VERNON, CT – Debbie MacCoy, a longtime advocate for homeowners afflicted by faulty concrete, asked for help cracking open a bottle of champagne Monday while construction workers behind her raised an eight-unit condo building steadily off its foundation.
Robert Beaulieu, owner of Tolland County Foundation Replacement, popped the top off the bottle.
“I knew you could do it,” a smiling MacCoy told him.
MacCoy said she was excited to see the long, gray-sided building sitting up on blocks. It was the first eight-unit condominium raised, with state assistance, to have its foundation replaced as a result of pyrrhotite, a mineral found to be ruining concrete in home foundations throughout Connecticut.
The issue is widespread and costly. According to the Connecticut Foundation Solutions Indemnity Company, which manages a state homeowners’ assistance fund, 370 property owners have been hit with the problem in Vernon alone. Statewide there were over 1,600 known claims as of CFSIC’s 2020 annual report.
CFSIC Superintendent Michael Maglaras said the company, which began in 2019, expected to help its 300th homeowner by sometime next week.
MacCoy said CFSIC had approved funds to cover most of the costs of the project that started Monday morning at Ryefield Condominiums. The captive insurance company would pay $70,000 for each of the eight units, she said. The project’s true costs, which included the raising, were closer to $80,000 per unit. A separate five-year loan would cover the difference. Condo owners would pay it off through fees, she said.
Still, MacCoy viewed Monday’s raising as a victory and a reason to celebrate. That’s in part because Connecticut was slow to extend eligibility for CFSIC funds to condominium owners and MacCoy has fought to see that changed. She founded advocacy organizations including a group she called the “Concrete Queens.”
And, during a special legislative session last year, lawmakers passed a bill to expand access for condo associations, who had previously been boxed out by low per-association borrowing limits. Now they are permitted to borrow $75,000 per building.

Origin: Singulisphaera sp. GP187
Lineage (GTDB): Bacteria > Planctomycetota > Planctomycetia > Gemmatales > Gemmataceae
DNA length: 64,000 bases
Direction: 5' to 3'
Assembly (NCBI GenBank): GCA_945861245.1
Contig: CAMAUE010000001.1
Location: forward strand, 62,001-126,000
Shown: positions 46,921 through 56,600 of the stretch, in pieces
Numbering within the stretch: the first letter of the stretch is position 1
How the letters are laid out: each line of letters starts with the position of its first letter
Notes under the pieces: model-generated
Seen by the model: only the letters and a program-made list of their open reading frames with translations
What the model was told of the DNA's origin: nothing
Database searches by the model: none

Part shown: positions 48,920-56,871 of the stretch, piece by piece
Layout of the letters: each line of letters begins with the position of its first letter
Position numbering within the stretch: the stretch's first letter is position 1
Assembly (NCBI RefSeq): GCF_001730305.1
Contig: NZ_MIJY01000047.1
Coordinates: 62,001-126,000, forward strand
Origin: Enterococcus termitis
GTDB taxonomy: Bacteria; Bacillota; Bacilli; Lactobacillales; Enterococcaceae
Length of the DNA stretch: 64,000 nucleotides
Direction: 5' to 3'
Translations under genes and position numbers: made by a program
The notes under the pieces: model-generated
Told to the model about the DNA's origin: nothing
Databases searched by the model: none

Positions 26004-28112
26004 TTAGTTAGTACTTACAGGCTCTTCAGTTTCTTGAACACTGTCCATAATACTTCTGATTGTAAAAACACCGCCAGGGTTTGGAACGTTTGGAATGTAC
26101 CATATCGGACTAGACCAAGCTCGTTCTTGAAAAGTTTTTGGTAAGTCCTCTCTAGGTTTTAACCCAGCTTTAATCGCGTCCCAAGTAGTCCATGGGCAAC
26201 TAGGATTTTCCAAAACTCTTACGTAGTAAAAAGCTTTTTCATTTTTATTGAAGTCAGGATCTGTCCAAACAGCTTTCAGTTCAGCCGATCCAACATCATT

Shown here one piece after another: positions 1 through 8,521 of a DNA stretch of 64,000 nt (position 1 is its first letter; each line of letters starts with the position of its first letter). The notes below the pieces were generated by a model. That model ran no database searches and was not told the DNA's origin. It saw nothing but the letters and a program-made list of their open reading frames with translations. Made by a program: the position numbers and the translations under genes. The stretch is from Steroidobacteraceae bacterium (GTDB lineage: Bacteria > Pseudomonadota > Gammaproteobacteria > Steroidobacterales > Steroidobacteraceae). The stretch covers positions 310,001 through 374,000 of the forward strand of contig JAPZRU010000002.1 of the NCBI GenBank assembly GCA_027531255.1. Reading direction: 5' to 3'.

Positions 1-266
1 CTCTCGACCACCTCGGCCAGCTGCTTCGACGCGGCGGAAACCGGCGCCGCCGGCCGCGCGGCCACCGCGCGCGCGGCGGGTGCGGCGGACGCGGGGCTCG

And as the weather has warmed this year, condo-owners have begun to take advantage of the eligibility.
“Today, this is a big deal. This is the first eight-unit building to be lifted,” MacCoy said. “It took five years for it to finally come to fruition. But it’s finally paid off.”
Beaulieu, whose business is replacing crumbling foundations, said he’s been busy with five other projects since the ground thawed last month.
“This is our first condo,” he said, looking under the length of the building. “Trust me, you don’t want to be doing this when the ground’s frozen.”
The Connecticut Foundation Solutions Indemnity Company program is funded through the combination of a $12 surcharge on homeowner insurance policies and $100 million in bonding by the state. The company has so far received $80 million of the bonded funds and $10.6 million from the annual surcharges.
On Monday, Maglaras said his organization expected to begin making more funding commitments this summer when it receives another expected $10.6 million infusion from the surcharge program. In July, he hopes the State Bond Commission will approve the remaining $20 million in bonding for the fund.
After that, the funding picture becomes less clear. Although the Healthy Homes surcharge will continue until 2030, the Connecticut Foundation Solutions Indemnity Company is currently scheduled to sunset next summer.
A bill under consideration at the state Capitol would remove the fund’s sunset date so that the company could continue to administer the money generated by the surcharge. The proposal would also extend the surcharge until 2041. Maglaras said the extension would go a long way toward solving the problem.
“We get that, and essentially this crisis is fixed for the next 25 years. That’s what it takes,” he said.
Maglaras said he hoped Connecticut residents would be willing to continue paying the $12 dollar surcharge.
“I’m asking someone in Greenwich or someone in Danbury or someone in Norwalk to give us 4 cents a day to help these people with nowhere to go … We’re not asking for a huge sacrifice. I don’t know what you can buy for four pennies a day beyond helping a family in distress,” he said.